Now, I offer support to those who suffer mental distress through my herbs and healing and I teach sessions on how the NHS mental health services work to carers and other support workers.

Dr Rosenthal did return to Transcendental Meditation (TM) and now faithfully meditates twice a day. His book is divided into four sections – Transcendence, Healing, Transformation and Harmony. Within each section he describes the introduction of TM into the West through the visits of the Beatles to Marashi Yogi in the 1960s, provides scientific research to show how TM affects the brain and then gives comprehensive examples of the positive effects of TM with groups and individuals everywhere from schools, to prisons and well known media stars.

It is a fascinating book. I was amazed how the simple act of reading brought on a state of calm which I really appreciated. It is not a book which makes you want to read from cover to cover in one go, but it is perfect for dipping in to whenever you have a spare moment.

Dr Rosenthal has an easy, lyrical style, explaining his points in a simple, digestible format. Points are well illustrated with case studies; each story making the learning more memorable. I was slightly disappointed that most of the case studies related to men rather than women, but I presume this was to emphasise that even hardened male criminals or schoolboy yobs growing up in the most disadvantaged and violent neighbourhoods can become relaxed, reformed, constructive members of society, fully able to take control of their own lives and futures.

I particularly found the research carried out in prisons and schools to be exciting and ripe with possibilities. The outcomes seemed so positive, I truly hope this book serves to publicise the potential of providing TM to the most disadvantaged groups, giving them opportunities currently beyond their grasp.

Personally, I felt the stories involving film producers and other media stars did not strengthen the book in any great way, although I can understand Dr Rosenthal wanting to show how TM can enhance creativity in those whose profession is mass entertainment. The inclusion of Russell Brand left a sour taste in my mouth after his distasteful escapades with Jonathan Ross on Radio 2, but I suspect Dr Rosenthal may not have been aware of his elder abuse on this side of the pond.

It is always a pleasure when a book brings me new information and ideas. Transcendence is such a book. The notes are constructive and highly informative as one would expect from an experienced professional with an acclaimed academic background, but this is not a book just for professionals. It should be welcomed by anyone who wants to know more about this practice.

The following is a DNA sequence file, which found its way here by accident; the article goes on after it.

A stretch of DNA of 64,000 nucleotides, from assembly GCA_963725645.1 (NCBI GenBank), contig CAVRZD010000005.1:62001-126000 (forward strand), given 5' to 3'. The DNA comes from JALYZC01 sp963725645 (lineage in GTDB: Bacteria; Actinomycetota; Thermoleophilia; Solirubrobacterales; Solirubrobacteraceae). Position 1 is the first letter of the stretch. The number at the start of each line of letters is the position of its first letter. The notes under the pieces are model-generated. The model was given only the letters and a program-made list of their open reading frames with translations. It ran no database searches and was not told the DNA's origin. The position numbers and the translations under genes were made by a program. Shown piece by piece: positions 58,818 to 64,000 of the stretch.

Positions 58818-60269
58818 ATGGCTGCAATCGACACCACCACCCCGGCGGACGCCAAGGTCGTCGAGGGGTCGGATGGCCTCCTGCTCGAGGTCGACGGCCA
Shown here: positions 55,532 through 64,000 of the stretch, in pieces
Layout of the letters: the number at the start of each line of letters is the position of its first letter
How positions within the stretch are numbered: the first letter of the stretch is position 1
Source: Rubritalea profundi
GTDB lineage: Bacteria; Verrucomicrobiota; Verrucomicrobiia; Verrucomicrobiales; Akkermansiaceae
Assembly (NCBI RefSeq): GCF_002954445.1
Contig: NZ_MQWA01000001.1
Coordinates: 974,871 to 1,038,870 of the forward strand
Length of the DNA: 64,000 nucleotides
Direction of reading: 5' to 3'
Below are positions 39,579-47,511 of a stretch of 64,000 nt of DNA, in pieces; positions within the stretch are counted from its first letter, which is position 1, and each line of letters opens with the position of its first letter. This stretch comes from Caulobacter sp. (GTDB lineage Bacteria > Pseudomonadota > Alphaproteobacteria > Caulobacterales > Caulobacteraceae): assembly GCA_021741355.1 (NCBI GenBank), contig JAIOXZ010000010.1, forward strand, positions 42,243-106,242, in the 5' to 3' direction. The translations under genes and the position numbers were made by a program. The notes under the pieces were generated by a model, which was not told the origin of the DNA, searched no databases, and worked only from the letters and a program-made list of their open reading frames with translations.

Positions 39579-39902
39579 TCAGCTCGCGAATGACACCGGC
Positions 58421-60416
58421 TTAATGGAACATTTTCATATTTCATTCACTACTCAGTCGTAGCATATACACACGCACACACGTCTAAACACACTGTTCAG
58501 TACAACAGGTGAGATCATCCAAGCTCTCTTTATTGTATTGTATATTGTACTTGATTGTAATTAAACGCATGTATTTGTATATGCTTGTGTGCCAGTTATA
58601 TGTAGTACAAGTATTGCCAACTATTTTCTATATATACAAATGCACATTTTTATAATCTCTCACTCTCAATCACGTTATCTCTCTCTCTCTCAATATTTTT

I gave my second copy of the book to a friend who is a fellow writer. A painter and decorator by trade; he follows the Buddhist path and meditates daily. Like me, he was disappointed the book did not include a full disclosure of the TM technique, but Dr Rosenthal is faithful in keeping the secret of the “movement”. My friend was fascinated by the studies on brain activity and was looking forward to reading more about TM’s applications.

Tomorrow, I leave for Manchester and on Saturday I will fly into Dr Rosenthal’s home city, Washington D.C. In a perfect world, I would love to be able to offer Dr Rosenthal the experience of receiving healing and be able to discuss how this can also produce the state of transcendence he ascribes to TM. I have been very grateful for the opportunity to read his book and I wish him well as his words reach out across the world.

Transcendence: Healing and Transformation through Transcendental Meditation by Norman E Rosenthal, M.D. is published by Penguin at $14.74 and £12.18 from Amazon.

Monday 12 September 2011

Another successful festival!

It's always satisfying to see happy faces when you hold an event. This weekend was no exception. With herbs to gather from the fields and hedgerows then turn into medicines to take home, theory was turned into confident practice.

Springfield Sanctuary Festival is a relatively small festival, but this means we are able to share time, food and laughter. The weather made things very difficult, but it rained during talks when everyone was in the dry and the showers were short with lots of dryness and an incredible full moon!

For me, a festival is never about one thing. There has to be music and for Chris, there has to be kites. He and Dave Salmon, a fellow member of Sky Symphony display team performed the almost impossible - three kites flown by two people in a synchronised display! Dave was the wizard, not only controlling two kites but also calling the manoevres!

If you would like to see more about the weekend, please go to the Facebook album.